Following the port-heavy schedule for the PSP, Persona 3 Portable builds on what was already a great game, adding new features, more combat options, and a huge whack of new plot in the form of new Social Links. Unfortunately, not all the alterations really work, as there has been some excessive tinkering with the game’s balance, and the technical limitations of the handheld platform have resulted in an oversimplified interface that causes some serious issues with suspension of disbelief. The end result is a game which feels a bit overworked, but has the potential to provide an excellent experience. Continue reading ‘Persona 3 Portable – Staff Review’ »
Far in the future, the world has decayed. Toxins have poisoned the air and water, and the Earth’s axis has warped. Unable to adapt to these changes, humans were slowly dying out as a species. Those lucky enough to survive created Basel, a giant machine beneath the earth designed to repair the environment, while also doubling as the only area able to sustain human life. It is here that Resonance of Fate takes place.
What often separates a good adventure from a classic one is whether it leaves you immediately wanting more. So it is with last year’s Dragon Age: Origins, a game sometimes hampered by technical and balance problems but broadly acclaimed for its storytelling and depth of character. The first proper expansion for the game, Awakening is at once familiar territory and new ground, taking established lore and mechanics from Origins and making smart additions to both. Small but recurring issues keep Awakening from ever quite stepping out of Origins‘ shadow, but it takes a lot less time to do much of what Origins did right. Continue reading ‘Dragon Age: Origins – Awakening – Staff Review’ »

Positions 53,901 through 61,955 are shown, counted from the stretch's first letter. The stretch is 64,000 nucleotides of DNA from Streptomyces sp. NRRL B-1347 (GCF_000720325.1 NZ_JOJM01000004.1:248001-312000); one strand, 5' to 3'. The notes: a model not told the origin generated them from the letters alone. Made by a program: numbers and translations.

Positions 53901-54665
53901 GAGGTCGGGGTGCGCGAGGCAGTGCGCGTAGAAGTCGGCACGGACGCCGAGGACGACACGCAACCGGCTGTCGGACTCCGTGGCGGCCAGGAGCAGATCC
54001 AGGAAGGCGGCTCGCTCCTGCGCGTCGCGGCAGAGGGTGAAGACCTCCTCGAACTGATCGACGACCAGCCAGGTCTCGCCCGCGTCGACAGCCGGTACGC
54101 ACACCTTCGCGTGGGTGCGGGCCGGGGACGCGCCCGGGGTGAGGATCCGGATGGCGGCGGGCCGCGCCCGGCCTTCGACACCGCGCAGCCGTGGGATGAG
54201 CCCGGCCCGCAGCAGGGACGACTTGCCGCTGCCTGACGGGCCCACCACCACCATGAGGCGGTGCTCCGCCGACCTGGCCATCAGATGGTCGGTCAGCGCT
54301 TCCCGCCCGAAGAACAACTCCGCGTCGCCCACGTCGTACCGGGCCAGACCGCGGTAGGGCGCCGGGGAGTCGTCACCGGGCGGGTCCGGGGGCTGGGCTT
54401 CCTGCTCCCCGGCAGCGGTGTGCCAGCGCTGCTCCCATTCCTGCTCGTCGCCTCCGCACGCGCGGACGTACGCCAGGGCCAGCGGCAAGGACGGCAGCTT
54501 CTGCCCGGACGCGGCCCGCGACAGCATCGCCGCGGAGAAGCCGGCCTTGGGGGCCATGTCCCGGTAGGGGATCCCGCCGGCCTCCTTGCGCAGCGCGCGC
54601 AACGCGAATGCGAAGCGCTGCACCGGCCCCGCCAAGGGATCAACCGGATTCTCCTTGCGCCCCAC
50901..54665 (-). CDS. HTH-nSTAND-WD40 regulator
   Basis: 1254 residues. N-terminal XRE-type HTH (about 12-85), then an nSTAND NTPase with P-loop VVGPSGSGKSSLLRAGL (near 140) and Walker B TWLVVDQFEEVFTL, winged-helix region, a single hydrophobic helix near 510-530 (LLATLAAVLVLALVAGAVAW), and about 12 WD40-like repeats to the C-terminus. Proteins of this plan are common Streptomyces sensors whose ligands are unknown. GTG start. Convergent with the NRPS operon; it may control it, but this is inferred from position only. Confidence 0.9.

Shin Megami Tensei: Strange Journey, the most recent addition to the rather scant roll of the series’ mainline continuity, is a game with significance for the series as a whole. As the central pillar of the Shin Megami Tensei series, the mainline entries have always been fairly old school dungeon crawling affairs, considerably darker than the numerous side stories that have spun off of them. It has been a major point of curiosity to see which direction Atlus would take the series: outward into the younger, more upbeat world of spinoffs such as Persona and Devil Survivor, or back inwards, towards the darker, more chaotic entries of the early series. Interestingly, Strange Journey seems content to pick its own path, taking to heart many of the upgrades the series has seen in interaction and depth of character, while maintaining the disturbing, often sharply critical edge the older Shin Megami Tensei games had. The end result doesn’t quite have the same bite as Shin Megami Tensei: Nocturne, but Strange Journey‘s excellent story, solid character customization scheme, and exceptional dungeon design mark it as an excellent game in its own right. Continue reading ‘Shin Megami Tensei: Strange Journey – Staff Review’ »
Since its announcement in 2006, fans of the series have eagerly anticipated Final Fantasy XIII. It was arguably one of the biggest stories to come out of E3 that year, and considering all of the announcements that year, that’s saying something. And then in 2008, Microsoft finally dropped the bombshell that people had been expecting for years; Final Fantasy XIII was coming to PS3 and 360. The net result has been four years of almost nonstop hype, which made the wait for the game all the longer. So now, the question remains; was it worth the wait? I can say without a shadow of a doubt, that it was. Continue reading ‘Final Fantasy XIII – Staff Review’ »